Syrian torture trial verdict ‘landmark leap’ towards justice: UN
The life sentence handed down by a German court on Thursday to a former Syrian colonel for crimes against humanity in his war-torn country marks a “landmark leap” towards justice, the UN rights chief said.
UN High Commissioner for Human Rights Michelle Bachelet said the verdict handed to Anwar Raslan, 58, at the end of the first global trial over state-sponsored torture in Syria was “historic”.
“Today’s verdict should serve to spur forward all efforts to widen the net of accountability for all perpetrators of the unspeakable crimes that have characterised this brutal conflict,” she said in a statement.
Raslan was found guilty of overseeing the murder of 27 people at the Al-Khatib detention centre in Damascus, also known as “Branch 251”, in 2011 and 2012.
Prosecutors accused him of overseeing the murder of 58 people and the torture of 4,000 others at the centre, but not all of the deaths could be proven.
“This trial cast a much-needed, renewed spotlight on the kinds of sickening torture, cruel and truly inhuman treatment — including abject sexual violence — that countless Syrians were subjected to in detention facilities,” Bachelet said.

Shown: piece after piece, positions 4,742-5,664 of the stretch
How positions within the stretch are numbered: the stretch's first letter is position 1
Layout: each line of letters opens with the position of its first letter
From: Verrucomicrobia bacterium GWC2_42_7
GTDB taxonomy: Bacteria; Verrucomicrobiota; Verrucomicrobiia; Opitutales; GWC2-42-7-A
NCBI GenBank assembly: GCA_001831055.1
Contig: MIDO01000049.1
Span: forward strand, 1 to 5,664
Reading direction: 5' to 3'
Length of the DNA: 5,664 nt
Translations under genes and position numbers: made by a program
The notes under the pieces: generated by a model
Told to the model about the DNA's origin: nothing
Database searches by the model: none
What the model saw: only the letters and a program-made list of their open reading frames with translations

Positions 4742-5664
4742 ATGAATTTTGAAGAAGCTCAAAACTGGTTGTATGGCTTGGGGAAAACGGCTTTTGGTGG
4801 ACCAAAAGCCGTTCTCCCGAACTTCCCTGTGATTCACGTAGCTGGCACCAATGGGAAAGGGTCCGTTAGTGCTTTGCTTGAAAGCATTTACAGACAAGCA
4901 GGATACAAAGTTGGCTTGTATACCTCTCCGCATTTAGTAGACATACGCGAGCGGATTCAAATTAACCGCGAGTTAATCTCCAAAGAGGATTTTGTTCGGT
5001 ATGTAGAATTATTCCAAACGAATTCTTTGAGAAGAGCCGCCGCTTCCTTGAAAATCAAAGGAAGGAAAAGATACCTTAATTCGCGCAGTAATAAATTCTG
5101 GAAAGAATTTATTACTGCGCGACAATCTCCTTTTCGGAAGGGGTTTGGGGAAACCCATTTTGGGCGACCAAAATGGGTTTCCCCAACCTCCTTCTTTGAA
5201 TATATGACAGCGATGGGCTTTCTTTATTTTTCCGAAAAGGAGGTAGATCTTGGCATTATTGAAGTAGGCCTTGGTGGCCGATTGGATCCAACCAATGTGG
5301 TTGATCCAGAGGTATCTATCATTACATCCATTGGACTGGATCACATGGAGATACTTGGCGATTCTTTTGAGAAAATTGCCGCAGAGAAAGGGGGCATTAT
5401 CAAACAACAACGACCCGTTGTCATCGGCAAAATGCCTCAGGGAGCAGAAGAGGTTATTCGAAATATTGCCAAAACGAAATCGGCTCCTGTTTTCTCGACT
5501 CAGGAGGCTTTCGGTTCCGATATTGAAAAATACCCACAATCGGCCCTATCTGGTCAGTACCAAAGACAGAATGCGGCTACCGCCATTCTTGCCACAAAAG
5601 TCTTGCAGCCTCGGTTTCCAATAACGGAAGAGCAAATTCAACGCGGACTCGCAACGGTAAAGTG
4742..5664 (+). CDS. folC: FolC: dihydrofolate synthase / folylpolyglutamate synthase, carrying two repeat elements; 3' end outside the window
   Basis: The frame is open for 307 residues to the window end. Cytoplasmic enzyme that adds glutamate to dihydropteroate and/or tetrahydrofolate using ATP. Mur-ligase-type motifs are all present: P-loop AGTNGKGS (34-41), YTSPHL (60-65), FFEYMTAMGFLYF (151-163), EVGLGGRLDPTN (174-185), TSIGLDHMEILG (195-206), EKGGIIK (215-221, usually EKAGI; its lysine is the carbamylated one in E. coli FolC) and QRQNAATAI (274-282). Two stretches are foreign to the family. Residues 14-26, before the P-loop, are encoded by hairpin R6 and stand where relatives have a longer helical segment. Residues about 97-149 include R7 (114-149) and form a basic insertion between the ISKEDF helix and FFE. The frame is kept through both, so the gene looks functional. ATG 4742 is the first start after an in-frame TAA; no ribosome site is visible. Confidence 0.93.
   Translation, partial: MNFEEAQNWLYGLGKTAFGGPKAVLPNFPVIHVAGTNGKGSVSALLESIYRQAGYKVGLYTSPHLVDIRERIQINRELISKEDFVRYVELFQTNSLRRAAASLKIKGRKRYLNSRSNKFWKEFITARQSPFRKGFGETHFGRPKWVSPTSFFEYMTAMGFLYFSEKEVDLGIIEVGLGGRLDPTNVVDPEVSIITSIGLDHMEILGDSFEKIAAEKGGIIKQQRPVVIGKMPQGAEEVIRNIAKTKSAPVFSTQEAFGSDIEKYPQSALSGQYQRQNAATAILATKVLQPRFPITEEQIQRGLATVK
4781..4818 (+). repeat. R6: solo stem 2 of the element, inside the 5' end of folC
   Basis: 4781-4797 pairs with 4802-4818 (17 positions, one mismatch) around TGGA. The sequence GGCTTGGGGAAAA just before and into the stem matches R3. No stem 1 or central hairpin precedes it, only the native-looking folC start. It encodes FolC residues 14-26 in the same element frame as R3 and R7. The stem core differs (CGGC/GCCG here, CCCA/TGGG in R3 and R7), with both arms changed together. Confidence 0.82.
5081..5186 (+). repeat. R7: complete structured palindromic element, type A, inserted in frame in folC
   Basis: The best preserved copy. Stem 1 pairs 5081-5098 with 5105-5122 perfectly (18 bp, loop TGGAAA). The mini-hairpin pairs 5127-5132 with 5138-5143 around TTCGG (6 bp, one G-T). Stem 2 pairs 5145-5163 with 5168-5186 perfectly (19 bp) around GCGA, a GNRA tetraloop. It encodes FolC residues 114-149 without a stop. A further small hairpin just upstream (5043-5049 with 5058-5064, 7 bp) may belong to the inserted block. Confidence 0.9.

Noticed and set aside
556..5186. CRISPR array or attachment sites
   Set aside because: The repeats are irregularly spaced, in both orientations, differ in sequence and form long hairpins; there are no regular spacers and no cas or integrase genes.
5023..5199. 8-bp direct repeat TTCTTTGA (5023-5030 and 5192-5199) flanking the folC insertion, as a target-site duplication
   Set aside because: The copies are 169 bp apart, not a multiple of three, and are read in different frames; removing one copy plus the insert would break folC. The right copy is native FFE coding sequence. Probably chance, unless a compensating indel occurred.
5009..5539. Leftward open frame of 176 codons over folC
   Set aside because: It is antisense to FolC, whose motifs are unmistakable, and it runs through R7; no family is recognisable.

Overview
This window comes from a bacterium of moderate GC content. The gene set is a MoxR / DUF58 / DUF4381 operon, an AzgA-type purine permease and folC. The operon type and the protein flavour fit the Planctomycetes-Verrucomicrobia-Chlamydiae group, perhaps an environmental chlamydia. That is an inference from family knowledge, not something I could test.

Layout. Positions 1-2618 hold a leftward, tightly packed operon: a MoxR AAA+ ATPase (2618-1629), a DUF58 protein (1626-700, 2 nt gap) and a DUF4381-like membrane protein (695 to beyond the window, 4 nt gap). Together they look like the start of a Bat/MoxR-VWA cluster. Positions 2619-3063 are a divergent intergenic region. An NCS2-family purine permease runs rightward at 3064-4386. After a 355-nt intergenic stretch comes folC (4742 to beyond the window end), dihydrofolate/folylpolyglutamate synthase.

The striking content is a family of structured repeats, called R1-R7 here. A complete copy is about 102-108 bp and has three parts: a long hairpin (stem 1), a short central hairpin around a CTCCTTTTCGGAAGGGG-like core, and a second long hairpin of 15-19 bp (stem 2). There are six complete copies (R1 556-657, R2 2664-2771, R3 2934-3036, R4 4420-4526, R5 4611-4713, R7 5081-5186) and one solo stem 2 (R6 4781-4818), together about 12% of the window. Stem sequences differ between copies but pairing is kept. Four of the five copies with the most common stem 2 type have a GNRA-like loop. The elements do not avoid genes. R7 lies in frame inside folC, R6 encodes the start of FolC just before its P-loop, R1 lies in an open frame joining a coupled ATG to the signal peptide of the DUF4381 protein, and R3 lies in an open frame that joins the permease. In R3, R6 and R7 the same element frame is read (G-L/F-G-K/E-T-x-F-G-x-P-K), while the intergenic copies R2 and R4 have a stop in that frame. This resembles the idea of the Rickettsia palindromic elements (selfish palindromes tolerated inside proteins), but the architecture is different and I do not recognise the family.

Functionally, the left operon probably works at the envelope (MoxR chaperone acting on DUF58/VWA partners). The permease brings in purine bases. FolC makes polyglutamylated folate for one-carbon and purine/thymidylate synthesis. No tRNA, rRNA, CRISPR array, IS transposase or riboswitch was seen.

“It is a landmark leap forward in the pursuit of truth, justice and reparations for the serious human rights violations perpetrated in Syria over more than a decade.”
The case was brought using the legal principle of universal jurisdiction, which allows offences to be prosecuted even if they were committed in a different country.
“This is a clear example of how national courts can and should fill accountability gaps for such crimes wherever they were committed,” Bachelet said.
“This serves as a powerful deterrent and helps prevent future atrocities.”
There have been a number of other criminal and civil cases against former officials and non-state actors in various conflicts, brought in Germany and in a number of other European countries.
The UN rights chief urged more countries to take advantage of universal jurisdiction and take on investigating and prosecuting serious rights abuses.
Thursday’s conviction, she said, “has put state authorities on notice: no matter where you are or how senior you may be, if you perpetrate torture or other serious human rights violations, you will be held accountable sooner or later, at home or abroad.”